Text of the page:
6 Months to Live

Sarah, my friend Sean's new girlfriend, casually informed me a few nights ago that she is dying. She said it with such a laissez faire attitude I thought I hadn't heard her correctly, but she continued on, "The doctors say I have about six months, but they have been saying that since I was eighteen. I am getting worse though."

I have only known Sarah for two weeks. Before that I was living in a Sarah-less world. I am not prepared to go back to that Sarah-less world in six months or really six years for that matter.

The conversation started because she is moving back to CT (she hails from close to my hometown). "How can you DO that?" I asked her. "How can you go back there?" At first she shrugged and tried to tell me that she was not a "city girl." But she clearly loves Sean and wouldn't leave him unless something was wrong. And being me, I pressed her. "I'm dying," she told me, "And it isn't fair to my parents that every time I end up in the hospital, which is more and more often, they have to drive three hours to see me."

What's not fair to parents is to watch their 26 year old daughter die. Right there. That's injustice on an epic fucking level. Driving three hours to watch happen slowly is just cruelty heaped upon epic injustice.

And how is it while she is dying, she can be selfless enough to think of her parents? If I was dying, I wouldn't be moving home. I'd go to France, Italy, Russia. I'd go back to Palm Beach, Las Vegas, and Mexico. I'd probably give up reading altogether. Would I bother to watch a movie? I'm not sure. But I wouldn't go back home until I didn't have too much of a choice. I'd rather collapse having a margarita in Cancun while surrounded by adoring Mexican boys (Tony where are you my love?) than be little Nell.

And this, mind you, isn't how the world is supposed to work. When I finally meet a person I can stand to talk to for more than twenty minutes, they aren't supposed to be, as my friend Anne likes to say, "on the express check out lane." I want to give her twenty years of my life, and say "Here, we'll share." That way at least we can both make it to 50.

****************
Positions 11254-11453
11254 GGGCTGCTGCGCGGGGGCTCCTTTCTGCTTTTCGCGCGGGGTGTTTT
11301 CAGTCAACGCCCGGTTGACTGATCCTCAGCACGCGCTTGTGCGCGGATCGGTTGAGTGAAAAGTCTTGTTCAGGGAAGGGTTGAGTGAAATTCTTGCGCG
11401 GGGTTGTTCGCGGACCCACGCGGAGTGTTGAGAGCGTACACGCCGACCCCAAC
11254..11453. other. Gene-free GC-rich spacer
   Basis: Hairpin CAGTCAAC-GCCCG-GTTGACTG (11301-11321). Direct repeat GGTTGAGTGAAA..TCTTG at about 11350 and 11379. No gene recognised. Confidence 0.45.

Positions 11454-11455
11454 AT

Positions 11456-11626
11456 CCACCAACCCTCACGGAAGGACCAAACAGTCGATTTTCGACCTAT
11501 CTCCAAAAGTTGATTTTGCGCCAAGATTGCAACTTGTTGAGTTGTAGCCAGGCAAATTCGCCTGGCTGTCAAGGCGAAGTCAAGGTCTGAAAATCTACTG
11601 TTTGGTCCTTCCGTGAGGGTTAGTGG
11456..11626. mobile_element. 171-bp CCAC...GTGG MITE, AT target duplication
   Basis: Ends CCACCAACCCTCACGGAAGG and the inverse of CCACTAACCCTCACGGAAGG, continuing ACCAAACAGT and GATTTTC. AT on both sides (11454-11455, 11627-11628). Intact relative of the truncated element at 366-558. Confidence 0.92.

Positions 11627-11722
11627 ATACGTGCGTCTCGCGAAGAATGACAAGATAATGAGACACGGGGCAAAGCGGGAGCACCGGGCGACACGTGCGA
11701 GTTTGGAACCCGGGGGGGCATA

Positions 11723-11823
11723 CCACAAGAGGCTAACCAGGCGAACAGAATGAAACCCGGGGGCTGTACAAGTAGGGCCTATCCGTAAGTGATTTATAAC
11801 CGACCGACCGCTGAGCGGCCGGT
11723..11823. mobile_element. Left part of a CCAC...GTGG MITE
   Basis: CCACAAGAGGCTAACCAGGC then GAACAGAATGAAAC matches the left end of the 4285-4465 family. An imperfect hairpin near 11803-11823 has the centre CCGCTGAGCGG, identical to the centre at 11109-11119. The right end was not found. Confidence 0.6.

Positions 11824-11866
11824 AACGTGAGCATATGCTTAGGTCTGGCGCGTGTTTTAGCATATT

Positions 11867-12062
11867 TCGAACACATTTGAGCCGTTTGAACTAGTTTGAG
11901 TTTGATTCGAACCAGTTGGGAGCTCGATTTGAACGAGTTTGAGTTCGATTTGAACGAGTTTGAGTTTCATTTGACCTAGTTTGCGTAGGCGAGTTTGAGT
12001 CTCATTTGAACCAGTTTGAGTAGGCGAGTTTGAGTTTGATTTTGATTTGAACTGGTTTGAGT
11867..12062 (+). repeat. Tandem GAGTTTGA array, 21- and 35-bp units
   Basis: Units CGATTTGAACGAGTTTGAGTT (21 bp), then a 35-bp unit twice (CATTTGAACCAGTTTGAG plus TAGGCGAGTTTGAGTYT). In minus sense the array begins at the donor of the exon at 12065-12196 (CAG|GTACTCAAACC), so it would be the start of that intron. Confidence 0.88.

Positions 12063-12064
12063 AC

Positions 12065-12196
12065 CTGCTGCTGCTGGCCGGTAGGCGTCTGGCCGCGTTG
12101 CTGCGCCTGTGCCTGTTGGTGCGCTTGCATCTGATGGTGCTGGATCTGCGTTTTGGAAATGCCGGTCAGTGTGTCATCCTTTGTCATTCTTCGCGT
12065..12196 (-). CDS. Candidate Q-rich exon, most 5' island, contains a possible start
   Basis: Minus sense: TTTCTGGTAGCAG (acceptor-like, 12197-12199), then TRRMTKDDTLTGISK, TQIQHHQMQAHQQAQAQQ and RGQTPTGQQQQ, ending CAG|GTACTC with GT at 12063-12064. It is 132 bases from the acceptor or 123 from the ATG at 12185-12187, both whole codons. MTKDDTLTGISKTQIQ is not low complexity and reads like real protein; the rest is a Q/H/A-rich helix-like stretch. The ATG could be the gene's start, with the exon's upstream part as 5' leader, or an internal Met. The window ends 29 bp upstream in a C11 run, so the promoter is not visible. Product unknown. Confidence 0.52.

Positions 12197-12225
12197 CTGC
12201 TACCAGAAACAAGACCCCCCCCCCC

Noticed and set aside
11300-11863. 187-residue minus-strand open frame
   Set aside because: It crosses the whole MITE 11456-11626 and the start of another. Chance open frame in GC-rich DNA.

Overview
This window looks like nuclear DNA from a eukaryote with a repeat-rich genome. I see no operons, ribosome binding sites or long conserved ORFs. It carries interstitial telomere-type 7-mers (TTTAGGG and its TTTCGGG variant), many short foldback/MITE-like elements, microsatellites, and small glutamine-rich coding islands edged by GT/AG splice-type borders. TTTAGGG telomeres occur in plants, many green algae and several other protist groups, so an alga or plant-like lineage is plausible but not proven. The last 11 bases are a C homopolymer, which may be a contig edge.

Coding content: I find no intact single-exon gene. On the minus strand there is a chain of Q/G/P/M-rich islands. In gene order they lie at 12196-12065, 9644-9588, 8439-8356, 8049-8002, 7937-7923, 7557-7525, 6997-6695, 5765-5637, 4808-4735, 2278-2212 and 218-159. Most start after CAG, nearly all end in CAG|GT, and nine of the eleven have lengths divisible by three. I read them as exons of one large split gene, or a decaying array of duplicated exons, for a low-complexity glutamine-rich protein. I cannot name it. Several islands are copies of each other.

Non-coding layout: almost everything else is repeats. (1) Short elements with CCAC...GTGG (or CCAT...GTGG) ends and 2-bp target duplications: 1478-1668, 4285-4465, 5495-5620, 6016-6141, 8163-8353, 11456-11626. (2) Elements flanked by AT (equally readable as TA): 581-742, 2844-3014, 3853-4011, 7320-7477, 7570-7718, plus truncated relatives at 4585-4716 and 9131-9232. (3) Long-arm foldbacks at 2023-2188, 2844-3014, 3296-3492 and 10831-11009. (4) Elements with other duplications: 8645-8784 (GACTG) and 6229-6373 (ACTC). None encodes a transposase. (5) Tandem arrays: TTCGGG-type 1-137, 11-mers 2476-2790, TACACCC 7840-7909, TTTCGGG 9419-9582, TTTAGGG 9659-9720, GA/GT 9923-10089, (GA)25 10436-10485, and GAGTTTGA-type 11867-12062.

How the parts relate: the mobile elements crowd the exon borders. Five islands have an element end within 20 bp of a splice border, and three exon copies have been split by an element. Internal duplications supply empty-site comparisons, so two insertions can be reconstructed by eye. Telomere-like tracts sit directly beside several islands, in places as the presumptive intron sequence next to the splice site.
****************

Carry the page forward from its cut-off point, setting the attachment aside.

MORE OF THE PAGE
"I'm on valium" she said as she raised her glass, "all kinds of medication on which you are not supposed to drink." I suppose she wanted me to stop her. Warn her. But I know what it's like to be on that cliff. How exactly can I stop her? Don't do that, you'll die? The dangerous part of being in that spot is there no threat-after all what is there to be afraid of? What can really stop you?

I knew my father was dying when he ordered a martini in front of me. Five years dry ( or the appearance of dry to me) and suddenly he orders his signature drink in a restaurant. And I knew what it meant. It meant "Since I am on my way out, I might as well enjoy myself." He died only two months later.When he put in his order, I didn't stop him. I didn't even give him a questioning look. We both knew what it meant.

"Do you think Sean will be faithful to me?" Sarah asked. The girl is dying, and she is worried about her boyfriend being faithful to her. I guess it is re-assuring that there are some constants to the universe. "I've never seen Sean be the way he is with you," I told her. "Good," she replied "My last fiance left when he found out I was dying. Told me it would be easier for him to mourn me as a friend than as a wife."

We sat there sipping our drinks. I had a meeting the next day, and so I had to leave. I didn't want to, but I didn't want to show up like Keith Richards either. I wasn't expecting us to have such a close bonding session. I wanted to hug her or do something for her, but she waived at me. "Don't worry" she said "I'll be in the city every weekend. I'll see your around."

"Yeah" I thought as I crossed the street "I'll see you around."

If you had six months to live, what would you do? Get married? Try and finish your novel? Go to Bali? Swim with sharks?

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